Scanned image of the page. Keyboard directions: use + to zoom in, - to zoom out, arrow keys to pan inside the viewer.

Page Options

Download this Issue


Something wrong?

Something wrong with this page? Report problem.

Rights / Permissions

This collection, digitized in collaboration with the Michigan Daily and the Board for Student Publications, contains materials that are protected by copyright law. Access to these materials is provided for non-profit educational and research purposes. If you use an item from this collection, it is your responsibility to consider the work's copyright status and obtain any required permission.

May 27, 2008 - Image 9

Resource type:
Michigan Daily Summer Weekly, 2008-05-27

Disclaimer: Computer generated plain text may have errors. Read more about this.

Tuesday, May 27, 2008
The Michigan Daily - michigandaily.com
New I dy a divisive seque../


"Crystal Skull" a fun,
imaginative ride
Daily Arts Writer
That's the "spoiler" which has made the
new Indiana Jones one of the most polar-
izing movies to be released
in some time. Featuring Indiana
a plot long kept secret, a Jones and
script undergoing an absurd
number of rewrites and one the King-
aging hero, the fourth Indi- dom of the
ana Jones film was a gamble S
for its creators, Steven Spiel- CryStal $KUII
berg and George Lucas. And At Showcase
with all the hype, amidst all and Quality16
the criticism for daring to
bring the series hack at all, Patamoant
they decided it was time for
Indy to face the extraterrestrial.
It's head-scratching to think that audi-
ences are really just now complaining about
the believability of Indiana Jones movies.
Biblical ghosts, demon-possessed stones
and immortal knights they could handle,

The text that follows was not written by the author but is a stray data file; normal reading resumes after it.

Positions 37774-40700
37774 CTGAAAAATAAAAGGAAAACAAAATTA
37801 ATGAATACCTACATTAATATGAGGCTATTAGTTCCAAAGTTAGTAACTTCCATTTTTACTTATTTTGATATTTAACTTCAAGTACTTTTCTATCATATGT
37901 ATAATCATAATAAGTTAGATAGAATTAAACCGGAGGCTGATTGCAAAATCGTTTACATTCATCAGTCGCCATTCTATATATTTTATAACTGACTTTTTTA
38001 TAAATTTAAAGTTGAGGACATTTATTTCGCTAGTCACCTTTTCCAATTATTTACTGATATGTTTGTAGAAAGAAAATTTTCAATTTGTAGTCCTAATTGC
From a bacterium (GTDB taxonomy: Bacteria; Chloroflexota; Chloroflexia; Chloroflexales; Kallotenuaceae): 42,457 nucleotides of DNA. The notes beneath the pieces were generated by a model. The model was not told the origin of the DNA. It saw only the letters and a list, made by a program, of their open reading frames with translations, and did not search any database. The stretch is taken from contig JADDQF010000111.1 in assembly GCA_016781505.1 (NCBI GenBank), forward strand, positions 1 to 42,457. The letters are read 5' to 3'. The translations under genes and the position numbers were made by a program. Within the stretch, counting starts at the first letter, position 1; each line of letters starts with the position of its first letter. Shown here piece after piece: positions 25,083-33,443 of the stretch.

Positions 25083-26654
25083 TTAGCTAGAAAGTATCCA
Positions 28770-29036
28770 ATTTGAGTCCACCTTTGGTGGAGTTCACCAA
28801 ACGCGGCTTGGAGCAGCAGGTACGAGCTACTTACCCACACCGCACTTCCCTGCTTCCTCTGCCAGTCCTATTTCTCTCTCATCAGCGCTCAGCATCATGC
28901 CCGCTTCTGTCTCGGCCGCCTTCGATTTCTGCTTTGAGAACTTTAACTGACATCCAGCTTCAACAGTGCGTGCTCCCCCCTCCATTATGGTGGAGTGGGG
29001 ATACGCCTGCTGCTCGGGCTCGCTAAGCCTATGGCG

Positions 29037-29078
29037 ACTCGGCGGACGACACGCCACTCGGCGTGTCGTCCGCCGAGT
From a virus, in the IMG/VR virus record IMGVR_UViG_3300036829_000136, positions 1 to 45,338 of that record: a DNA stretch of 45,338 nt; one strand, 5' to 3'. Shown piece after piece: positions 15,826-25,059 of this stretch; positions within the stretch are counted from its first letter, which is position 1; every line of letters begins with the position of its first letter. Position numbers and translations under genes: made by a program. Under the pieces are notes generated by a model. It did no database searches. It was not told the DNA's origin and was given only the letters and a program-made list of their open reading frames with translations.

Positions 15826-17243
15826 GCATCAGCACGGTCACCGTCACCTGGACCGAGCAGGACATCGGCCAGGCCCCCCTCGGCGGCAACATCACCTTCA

but aliens? No way.
But the yarn spun by Lucas is just as inter-
esting (and unapologetically far-fetched)
as anything we've seen in previous films.
As the tale unravels in a series of stunning
action sequences, we find ourselves in a
true movie adventure once again, the likes
of which we haven't seen in some time. Sure
you probably can't survive three trips over
a waterfall, nor can you hide inside a refrig-
erator from a nuclear explosion. But "that
couldn't happen" is never a legitimate argu-

ment when you're talking about
Indiana Jones.
The film's most pleasant sur-
prise is the return of Karen
Allen as Indy's former love
interest and Mutt's mother.
Allen lights up the screen,
having the most fun out of anyone
in the cast.
The boys are clearly enjoy-
ing themselves as well.
Harrison Ford moves
a step slower than his t
younger self. That said,
he still has a hell of a
right hook which he now
uses to lay out Commies
instead of Nazis. Shia'
LeBeouf finds himself
about midway through
doing a swordfight
on the hoods of two
moving cars. By the
end, you'll actually
be approaching the 3
idea of an "Indy 5" :
starring him.
The film is sim-
ply fun, there's no
denying it. Ofcourse,
when measured
against the greatest
action trilogy of all
time, it falls short of
perfection, but that
doesn't mean it's
not one of the best
adventure films of
at least the last few
years. And anyone
who says other-

New adventure makes
for an epic let-down
ManagingArts Editor
This is what happens
Swhen the newfound
cheesiness of Steven
Spielberg and the cyn-
icism of George Lucas
combine. "Indiana
Jones and the King-
dom of the Crystal
Skull" is not awful, but
its sheer mediocrity is
almost as troubling as
if it were. For a fran-
chise that has held
the test of time
and stayed true
to itself for three
excellent install-
ments, this
belated fourth
- and presumably
last - entry makes for
an underwhelming, even
infuriating, conclusion.
The contrived plot has
Indy (Harrison Ford)
teamingup with agroup
of people - including
former flame Mar-
ion (Karen Allen,
"Raiders of the
Lost Ark") and her
young rebel-rouser
son (Shia LaBeouf,
"Disturbia") - to

discover the secret of a mysterious crystal
skull also sought by evil Russians led by the